Retrofitted storm shelter construction involves building a new, free-standing room within an existing room. Often times certain window-less rooms located near the center of the building such as: bathrooms, walk-in storage closets, walk-in pantries, or extra space in the garage can serve more than one purpose and be modified as a secure safe room. This method makes more efficient use of existing space, but will generally result in a small loss of floor, interior wall, and ceiling height space. In many of today’s homes and businesses this slight loss of space will hardly be noticed or missed.
This new freestanding safe room will be structurally separate from the surrounding house or building and not be attached to any existing walls or ceiling – it will only be anchored to an adequately poured concrete floor so that even if the surrounding building is destroyed to the foundation, the storm shelter will remain intact - thus offering "Near Absolute Protection" to the occupants. This method involves modifying and making all changes necessary to strengthen an existing room or area of a home or office so that it will provide the required resistance to wind forces, and windborne debris impact according to FEMA 320 (Federal Emergency Management Agency).
New additions generally cost slightly more than retrofitting, but if space is tight from the onset, a new addition will give you the flexibility of adding additional square footage for possibly a new bathroom or walk-in closest that is specifically built as a safe room. When undertaking the adventure of altering your existing home or office to construct a safe room, it is often a great time to build just a little more additional space for other living needs as well – a new den, larger kitchen etc. If zoning permits, a garage addition, or carport will also be an ideal location for a safe room.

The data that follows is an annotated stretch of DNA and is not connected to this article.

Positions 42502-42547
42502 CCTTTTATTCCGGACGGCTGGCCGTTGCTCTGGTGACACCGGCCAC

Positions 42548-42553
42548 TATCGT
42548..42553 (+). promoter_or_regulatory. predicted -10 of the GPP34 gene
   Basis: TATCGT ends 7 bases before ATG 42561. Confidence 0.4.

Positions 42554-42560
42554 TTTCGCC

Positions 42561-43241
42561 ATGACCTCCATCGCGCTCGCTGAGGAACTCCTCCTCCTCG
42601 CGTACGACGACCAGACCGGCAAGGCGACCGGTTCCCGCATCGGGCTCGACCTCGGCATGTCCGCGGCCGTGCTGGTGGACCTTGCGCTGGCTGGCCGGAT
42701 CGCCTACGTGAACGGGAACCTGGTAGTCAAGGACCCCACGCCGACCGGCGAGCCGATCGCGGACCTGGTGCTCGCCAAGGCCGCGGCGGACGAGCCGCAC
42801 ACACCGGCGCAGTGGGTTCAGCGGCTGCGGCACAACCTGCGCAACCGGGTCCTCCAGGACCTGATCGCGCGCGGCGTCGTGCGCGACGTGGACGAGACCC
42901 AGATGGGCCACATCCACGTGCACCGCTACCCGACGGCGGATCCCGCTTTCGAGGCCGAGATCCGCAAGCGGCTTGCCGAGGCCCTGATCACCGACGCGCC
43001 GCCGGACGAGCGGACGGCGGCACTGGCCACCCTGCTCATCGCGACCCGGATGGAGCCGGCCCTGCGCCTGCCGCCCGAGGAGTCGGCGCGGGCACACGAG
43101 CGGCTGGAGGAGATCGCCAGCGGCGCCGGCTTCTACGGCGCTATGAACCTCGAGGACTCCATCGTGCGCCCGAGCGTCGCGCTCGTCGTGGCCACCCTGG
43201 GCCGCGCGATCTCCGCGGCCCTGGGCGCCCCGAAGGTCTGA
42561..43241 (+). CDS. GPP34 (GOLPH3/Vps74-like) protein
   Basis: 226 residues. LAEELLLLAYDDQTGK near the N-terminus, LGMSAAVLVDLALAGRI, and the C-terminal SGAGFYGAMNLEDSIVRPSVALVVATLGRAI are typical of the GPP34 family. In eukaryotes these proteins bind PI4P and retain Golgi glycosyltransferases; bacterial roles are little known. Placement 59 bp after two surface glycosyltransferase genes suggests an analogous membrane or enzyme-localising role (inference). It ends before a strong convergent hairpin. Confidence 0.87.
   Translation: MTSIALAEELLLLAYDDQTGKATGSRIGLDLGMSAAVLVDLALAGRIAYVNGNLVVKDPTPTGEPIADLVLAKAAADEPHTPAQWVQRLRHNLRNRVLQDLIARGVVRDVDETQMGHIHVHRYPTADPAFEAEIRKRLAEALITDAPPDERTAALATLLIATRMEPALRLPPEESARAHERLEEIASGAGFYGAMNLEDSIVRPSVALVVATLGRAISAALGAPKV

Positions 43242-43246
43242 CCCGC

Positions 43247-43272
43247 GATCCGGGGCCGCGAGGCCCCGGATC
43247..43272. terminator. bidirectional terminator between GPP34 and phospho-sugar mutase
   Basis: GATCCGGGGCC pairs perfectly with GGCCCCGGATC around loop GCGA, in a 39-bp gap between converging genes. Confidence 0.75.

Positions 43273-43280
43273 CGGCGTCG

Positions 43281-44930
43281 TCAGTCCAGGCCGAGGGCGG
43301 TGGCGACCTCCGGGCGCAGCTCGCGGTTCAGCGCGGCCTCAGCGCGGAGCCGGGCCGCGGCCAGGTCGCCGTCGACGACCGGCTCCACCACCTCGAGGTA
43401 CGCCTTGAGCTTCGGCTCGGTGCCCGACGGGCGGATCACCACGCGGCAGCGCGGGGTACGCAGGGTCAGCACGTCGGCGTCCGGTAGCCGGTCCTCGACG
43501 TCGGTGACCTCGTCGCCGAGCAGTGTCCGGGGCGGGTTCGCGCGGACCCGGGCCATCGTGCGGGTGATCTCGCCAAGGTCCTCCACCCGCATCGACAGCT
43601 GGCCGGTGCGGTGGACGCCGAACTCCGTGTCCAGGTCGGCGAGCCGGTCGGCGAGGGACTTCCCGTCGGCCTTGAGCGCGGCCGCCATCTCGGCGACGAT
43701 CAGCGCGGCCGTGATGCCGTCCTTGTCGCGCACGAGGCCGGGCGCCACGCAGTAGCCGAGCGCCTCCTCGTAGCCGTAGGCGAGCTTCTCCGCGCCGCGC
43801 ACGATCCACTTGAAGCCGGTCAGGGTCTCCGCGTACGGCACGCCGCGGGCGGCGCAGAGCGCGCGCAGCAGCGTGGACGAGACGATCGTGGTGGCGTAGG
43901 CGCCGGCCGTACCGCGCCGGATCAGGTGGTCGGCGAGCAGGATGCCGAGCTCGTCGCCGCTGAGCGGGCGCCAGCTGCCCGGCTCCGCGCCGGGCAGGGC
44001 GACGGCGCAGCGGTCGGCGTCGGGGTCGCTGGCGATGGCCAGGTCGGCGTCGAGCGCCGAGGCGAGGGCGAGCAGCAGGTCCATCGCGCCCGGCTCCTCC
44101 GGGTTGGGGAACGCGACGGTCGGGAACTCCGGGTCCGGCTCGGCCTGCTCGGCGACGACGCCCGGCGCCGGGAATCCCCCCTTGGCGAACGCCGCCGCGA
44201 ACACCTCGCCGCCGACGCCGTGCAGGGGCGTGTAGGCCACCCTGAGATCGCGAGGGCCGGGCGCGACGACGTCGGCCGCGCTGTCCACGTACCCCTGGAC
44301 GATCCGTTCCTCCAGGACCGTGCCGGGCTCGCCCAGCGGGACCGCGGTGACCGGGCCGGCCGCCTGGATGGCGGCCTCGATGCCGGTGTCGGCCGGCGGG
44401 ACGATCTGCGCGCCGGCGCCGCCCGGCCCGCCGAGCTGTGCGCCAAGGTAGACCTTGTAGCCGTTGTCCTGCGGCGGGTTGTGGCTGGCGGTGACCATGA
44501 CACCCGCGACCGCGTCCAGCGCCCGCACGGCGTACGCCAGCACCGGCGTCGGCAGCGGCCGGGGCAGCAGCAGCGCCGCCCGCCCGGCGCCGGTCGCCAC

A stand alone storm shelter can also be built most anywhere on your property that your local building department zoning ordinances or community covenants allows. Stand alone shelters require that you, your family, or your employees exit your home or workplace to reach the shelter, and for this reason it is recommended that the shelter be built at a safe distance.
Often times on stand alone additions, the shelter is designed with a short hallway between it and the main structure. This hallway is designed to break away should the rest of the building be destroyed by a storm. This offers additional protection for the occupants moving into the shelter.